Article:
“The best moments I’ve had in my intimacy with God are when I’ve let go, when I wasn’t in the driving seat,” shares Busola.
“Gratitude is having an understanding that God really cares about you,” says Busola.
She encourages people to pay attention to what they have, rather than what they lack. “People think you need a surplus to be well. No, you just need enough. A day will come when you move to surplus, to transition there you’re going to have to trust him,” she says. Gratitude helps us to focus on what is good in our lives. “Every day he surprises us with something, a random phone call, a conversation, simple things and big things. It’s whether you acknowledge and see him in all the details,” says Busola.
“Gratitude is having an understanding that God really cares about you,” she says.
Busola also encourages people to develop the discipline of generosity in every season, even when you feel that you don’t have enough. Generosity helps us to stay open to the needs of others, rather than becoming self-focused. She reminds people that giving does not have to be financial only: “How can I give of my time? How can I give of my talent?” She highlights that volunteerism or pro bono professional services can be a key way of giving sacrificially.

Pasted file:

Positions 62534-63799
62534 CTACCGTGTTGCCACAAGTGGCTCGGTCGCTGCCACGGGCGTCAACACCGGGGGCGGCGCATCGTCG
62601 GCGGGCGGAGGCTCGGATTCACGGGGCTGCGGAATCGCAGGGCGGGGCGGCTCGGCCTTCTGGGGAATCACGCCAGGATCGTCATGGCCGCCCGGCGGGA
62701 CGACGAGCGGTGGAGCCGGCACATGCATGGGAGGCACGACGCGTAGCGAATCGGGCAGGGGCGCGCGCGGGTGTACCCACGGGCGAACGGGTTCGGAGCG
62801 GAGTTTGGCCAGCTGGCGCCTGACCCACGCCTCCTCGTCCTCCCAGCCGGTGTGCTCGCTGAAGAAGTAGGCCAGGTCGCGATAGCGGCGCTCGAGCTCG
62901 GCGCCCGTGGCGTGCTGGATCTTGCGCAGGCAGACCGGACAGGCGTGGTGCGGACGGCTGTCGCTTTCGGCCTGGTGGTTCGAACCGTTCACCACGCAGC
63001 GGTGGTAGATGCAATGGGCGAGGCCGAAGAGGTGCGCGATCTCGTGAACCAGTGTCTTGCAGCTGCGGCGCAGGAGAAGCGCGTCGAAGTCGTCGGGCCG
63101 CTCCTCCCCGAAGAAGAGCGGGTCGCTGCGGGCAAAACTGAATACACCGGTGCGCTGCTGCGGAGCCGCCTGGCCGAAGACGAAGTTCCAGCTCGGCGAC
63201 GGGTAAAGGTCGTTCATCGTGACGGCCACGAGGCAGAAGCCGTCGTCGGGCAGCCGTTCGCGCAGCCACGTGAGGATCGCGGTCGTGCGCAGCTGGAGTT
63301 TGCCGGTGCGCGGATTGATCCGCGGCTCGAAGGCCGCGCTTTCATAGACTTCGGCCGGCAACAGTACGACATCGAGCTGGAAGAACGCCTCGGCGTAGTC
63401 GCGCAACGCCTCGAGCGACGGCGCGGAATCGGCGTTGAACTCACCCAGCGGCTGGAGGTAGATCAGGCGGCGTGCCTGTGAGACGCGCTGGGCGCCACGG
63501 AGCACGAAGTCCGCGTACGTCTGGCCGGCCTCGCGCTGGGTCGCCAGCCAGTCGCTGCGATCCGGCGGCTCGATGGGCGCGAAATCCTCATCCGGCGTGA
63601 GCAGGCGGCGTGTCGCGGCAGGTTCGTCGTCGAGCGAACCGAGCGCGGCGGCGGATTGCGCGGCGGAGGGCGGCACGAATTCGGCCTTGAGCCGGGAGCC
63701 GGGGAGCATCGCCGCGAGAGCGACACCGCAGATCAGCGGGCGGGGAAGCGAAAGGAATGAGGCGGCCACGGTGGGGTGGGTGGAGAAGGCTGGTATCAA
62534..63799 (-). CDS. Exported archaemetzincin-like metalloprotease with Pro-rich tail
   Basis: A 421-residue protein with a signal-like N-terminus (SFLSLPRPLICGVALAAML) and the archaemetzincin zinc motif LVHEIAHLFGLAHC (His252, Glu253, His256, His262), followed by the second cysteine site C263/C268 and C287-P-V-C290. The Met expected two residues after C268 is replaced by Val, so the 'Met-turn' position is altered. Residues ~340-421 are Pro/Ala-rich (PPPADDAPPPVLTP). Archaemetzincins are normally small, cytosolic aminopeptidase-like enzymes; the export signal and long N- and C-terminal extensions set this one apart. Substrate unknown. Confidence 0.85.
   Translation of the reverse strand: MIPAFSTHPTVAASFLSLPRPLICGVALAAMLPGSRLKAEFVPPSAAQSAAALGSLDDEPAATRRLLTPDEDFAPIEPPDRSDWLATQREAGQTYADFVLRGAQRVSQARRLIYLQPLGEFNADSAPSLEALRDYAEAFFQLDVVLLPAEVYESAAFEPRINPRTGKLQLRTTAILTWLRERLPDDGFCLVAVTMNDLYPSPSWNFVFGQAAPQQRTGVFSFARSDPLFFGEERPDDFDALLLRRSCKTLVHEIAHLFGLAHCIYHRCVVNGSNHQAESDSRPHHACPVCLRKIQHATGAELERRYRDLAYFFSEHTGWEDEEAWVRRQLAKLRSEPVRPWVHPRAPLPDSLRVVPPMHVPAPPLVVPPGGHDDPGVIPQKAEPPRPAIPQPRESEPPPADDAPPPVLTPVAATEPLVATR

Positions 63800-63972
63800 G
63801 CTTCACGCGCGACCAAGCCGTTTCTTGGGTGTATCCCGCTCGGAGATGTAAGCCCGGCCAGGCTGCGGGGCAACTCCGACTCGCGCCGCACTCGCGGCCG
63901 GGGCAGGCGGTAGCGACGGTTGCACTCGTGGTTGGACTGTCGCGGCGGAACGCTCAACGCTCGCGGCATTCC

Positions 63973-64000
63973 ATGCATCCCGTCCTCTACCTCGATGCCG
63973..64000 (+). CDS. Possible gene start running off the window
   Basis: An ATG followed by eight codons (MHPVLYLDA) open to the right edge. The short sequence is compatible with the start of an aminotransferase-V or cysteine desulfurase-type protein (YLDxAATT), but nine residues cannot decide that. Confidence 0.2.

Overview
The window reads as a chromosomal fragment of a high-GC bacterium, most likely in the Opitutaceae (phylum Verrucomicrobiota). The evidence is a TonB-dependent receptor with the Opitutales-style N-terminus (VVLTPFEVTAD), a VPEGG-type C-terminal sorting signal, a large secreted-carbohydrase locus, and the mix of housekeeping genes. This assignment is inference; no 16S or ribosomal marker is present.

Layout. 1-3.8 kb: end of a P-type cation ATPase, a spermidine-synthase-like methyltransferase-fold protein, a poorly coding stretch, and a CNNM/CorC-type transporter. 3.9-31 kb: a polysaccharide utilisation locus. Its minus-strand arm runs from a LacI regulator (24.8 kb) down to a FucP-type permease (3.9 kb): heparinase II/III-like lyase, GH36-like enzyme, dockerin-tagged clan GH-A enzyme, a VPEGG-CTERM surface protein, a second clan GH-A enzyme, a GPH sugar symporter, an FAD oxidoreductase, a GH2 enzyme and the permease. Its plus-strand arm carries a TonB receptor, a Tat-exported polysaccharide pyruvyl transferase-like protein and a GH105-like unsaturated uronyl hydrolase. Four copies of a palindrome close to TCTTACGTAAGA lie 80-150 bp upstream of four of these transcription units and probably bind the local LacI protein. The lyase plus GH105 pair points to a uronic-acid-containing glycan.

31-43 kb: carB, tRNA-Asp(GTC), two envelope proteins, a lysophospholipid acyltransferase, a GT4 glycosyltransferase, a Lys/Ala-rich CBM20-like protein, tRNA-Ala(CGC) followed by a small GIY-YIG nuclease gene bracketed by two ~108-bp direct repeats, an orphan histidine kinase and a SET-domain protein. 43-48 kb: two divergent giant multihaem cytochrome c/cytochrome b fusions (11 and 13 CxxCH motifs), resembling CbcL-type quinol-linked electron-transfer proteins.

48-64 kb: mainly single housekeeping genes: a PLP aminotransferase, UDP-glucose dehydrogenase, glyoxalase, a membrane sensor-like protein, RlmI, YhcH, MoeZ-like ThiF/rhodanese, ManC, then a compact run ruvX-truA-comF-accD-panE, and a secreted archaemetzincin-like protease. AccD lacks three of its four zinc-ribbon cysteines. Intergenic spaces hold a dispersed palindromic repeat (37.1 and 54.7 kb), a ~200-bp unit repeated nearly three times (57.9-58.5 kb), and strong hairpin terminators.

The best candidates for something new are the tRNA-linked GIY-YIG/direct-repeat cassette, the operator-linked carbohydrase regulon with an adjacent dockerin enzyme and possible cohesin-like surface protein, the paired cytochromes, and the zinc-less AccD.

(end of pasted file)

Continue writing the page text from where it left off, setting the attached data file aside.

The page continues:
If you’re feeling the pressure of the cost of living or concerned about your financial future, Busola counsels that “you’re not the only one feeling this way. Many people don’t have enough. Don’t isolate yourself with that anxiety.”
“Find your local church. Put yourself out there. You could offer what you have to share and people can offer back to you,” she says.
Connecting with a community can really help to change your perspective and ease the burden. “Find friends and support, and share your burden,’ says Busola. “Find your local church. Put yourself out there. You could offer what you have to share and people can offer back to you,” she says.
“Jesus said, ‘Love the Lord your God with all your heart, soul, mind and strength, and love your neighbour as yourself’,” Busola shares. She encourages that we need to regularly get into his presence to “seek his voice and just love him; let him love you back.”
“When you have that, you have a peace that the world can’t give you, even amidst the chaos. From that you then move on to the second commandment of loving your neighbour,” she says.
Busola shares that the time you spend with God is not only refreshing, but it is the place where he shares direction and plans with you for your future. She offers the analogy of time in prayer being like time spent with a master architect of a building project. You get the blueprint when you spend time with him and when the time is right, you can build very quickly because you have the plan.
Busola suggests that one of the ways Eternity readers can extend generosity is to think about someone who may be struggling with financial pressures and to send this article and the Right Now media course to them. “Don’t be embarrassed to send it, just plant the word,” she says.
“There’s a faith currency, there’s a faith that you can activate,” says Busola. “Our God doesn’t react to what’s happening. He’s gone ahead of us. God’s already written the script before it happens.”
Busola Sodeinde is the founder of Bearings Media and Dysh, a digital platform focused on providing young professionals with resources for their careers and well-being. She is also the author of Footprints of Grace.